A complete guide to SEPA Transfers

If your company is based in Europe, you might have heard of SEPA before. Created in 2008 by the European Union, SEPA is a widely popular payment scheme aimed at making international payments in Euros as easy and fast as domestic payments.


What is a SEPA bank transfer?

A SEPA bank transfer is a cross-border payment made within the Eurozone. The SEPA (Single Euro Payments Area) network allows countries that use the Euro currency to make international payments easily and inexpensively, just like a domestic payment. Some of the SEPA member-states don’t use the Euro currency, however, they have special agreements with the European Union so they can continue to benefit from this payment scheme.

Aside from harmonising international payments, SEPA also creates a single market for payment services, generating more competitiveness in this sector. SEPA is regulated and managed by the European Commission and the European Central Bank (ECB).


Who can get a SEPA bank account?

You don’t need a specific SEPA bank account to make SEPA payments. Your traditional bank account should already cover SEPA bank transfers if it is located within the Eurozone area. If you are based in a non-Eurozone country, you can double check which banks or financial institutions offer SEPA before opening an account with that bank or making a payment. In order to make a SEPA transfer, the transaction needs to be in Euro currency, otherwise you will have to use your national payment system.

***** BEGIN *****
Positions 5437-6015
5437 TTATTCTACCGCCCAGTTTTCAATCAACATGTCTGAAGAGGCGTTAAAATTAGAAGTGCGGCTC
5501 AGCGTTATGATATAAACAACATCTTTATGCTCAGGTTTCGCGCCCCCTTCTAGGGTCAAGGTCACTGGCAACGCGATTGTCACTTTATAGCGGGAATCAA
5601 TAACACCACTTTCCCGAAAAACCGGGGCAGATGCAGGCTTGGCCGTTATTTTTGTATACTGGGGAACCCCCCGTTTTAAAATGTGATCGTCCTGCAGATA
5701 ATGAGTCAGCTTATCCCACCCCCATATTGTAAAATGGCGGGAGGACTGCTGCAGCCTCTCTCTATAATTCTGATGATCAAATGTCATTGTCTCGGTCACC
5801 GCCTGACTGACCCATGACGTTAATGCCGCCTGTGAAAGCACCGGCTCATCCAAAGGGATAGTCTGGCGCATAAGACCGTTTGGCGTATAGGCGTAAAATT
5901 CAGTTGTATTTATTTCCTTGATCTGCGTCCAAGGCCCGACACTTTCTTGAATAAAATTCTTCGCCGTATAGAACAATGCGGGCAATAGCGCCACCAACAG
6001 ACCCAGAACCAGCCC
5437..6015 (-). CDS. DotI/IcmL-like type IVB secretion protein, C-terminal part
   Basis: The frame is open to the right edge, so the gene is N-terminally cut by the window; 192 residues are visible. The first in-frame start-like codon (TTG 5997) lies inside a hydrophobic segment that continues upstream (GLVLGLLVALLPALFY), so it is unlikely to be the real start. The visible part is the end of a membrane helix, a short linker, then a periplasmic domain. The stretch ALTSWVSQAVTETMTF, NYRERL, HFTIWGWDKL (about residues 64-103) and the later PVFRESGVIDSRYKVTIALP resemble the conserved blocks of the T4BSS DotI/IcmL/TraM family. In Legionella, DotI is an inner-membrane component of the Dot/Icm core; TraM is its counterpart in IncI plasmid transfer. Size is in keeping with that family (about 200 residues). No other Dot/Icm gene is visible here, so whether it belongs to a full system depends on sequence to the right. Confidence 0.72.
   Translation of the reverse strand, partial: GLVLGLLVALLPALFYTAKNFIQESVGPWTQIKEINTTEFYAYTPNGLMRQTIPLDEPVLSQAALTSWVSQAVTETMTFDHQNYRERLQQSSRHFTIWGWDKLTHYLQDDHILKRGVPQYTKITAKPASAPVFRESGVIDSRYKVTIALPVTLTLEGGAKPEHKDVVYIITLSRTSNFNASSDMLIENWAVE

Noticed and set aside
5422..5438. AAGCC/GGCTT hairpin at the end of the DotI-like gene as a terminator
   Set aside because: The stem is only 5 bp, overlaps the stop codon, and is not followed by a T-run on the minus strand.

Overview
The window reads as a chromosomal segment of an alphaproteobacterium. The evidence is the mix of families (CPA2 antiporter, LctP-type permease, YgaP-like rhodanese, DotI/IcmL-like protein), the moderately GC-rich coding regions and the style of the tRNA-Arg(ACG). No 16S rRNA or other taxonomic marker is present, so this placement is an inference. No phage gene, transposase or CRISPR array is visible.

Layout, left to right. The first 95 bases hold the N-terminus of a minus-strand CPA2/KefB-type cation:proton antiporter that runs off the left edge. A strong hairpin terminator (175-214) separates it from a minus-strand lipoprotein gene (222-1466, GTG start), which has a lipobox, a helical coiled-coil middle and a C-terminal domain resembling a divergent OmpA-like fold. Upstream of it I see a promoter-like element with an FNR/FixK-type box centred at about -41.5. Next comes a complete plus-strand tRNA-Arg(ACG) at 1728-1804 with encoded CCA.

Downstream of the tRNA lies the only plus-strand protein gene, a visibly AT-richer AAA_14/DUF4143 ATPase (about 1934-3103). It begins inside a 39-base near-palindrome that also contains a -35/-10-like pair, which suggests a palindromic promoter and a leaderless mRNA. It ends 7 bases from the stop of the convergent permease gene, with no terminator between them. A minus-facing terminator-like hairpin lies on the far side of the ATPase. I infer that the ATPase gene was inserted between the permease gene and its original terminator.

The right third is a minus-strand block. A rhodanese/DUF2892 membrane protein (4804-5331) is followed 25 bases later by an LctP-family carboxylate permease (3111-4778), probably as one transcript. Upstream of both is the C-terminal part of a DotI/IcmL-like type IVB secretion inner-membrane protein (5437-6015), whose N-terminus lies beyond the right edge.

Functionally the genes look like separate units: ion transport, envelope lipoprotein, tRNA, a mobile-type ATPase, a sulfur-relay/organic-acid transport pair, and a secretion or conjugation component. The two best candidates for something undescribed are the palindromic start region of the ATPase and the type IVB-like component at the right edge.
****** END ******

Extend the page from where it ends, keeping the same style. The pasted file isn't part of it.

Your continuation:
SEPA payment system in Europe

Which countries are included?

SEPA has 36 member-states, which include 27 European Union countries, 4 European Free Trade Association countries (Liechtenstein, Norway, Iceland, and Switzerland), 4 microstates (Vatican City, San Marino, Monaco, Andorra) and the UK. Though not all of these countries are part of the European Union or use the Euro currency, they have special monetary arrangements set in place to be able to use SEPA transfers. As long as you have an Euro bank account, you can make SEPA payments.

The full list of member-states is: Austria, Belgium, United Kingdom, Bulgaria, Cyprus, Croatia, Czech Republic, Denmark, Estonia, Finland, France, Germany, Greece, Hungary, Republic of Ireland, Italy, Latvia, Lithuania, Luxembourg, Malta, Netherlands, Poland, Portugal, Romania, Slovenia, Slovakia, Spain and Sweden, Switzerland, Monaco, Norway, Liechtenstein and Iceland.


Types of SEPA bank transfers: Direct Debit/Credit/Instant Credit

SEPA offers three types of bank transfers: Direct Debit, Credit Transfer and Instant Credit. The SEPA Credit Transfer works just like any other credit transfer, though you need to add the IBAN and occasionally the BIC (Bank Identifier Code) of both the payer and recipient. These numbers are used to authenticate the payment and to ensure that the money arrives in the right bank account.

SEPA Instant Credit is, essentially, a much faster version of a Credit Transfer. With Instant Credit, the payment arrives in the recipient’s bank account within just a few seconds due to direct routing from the Issuing bank to the Acquiring bank. This payment is also available 24/7, every day of the year, so money transfers won’t be affected by weekends and national holidays. Before you request a SEPA Instant Credit payment, you need to check that both your bank account and the recipient’s bank account accept this type of payment, otherwise you won’t be able to make it.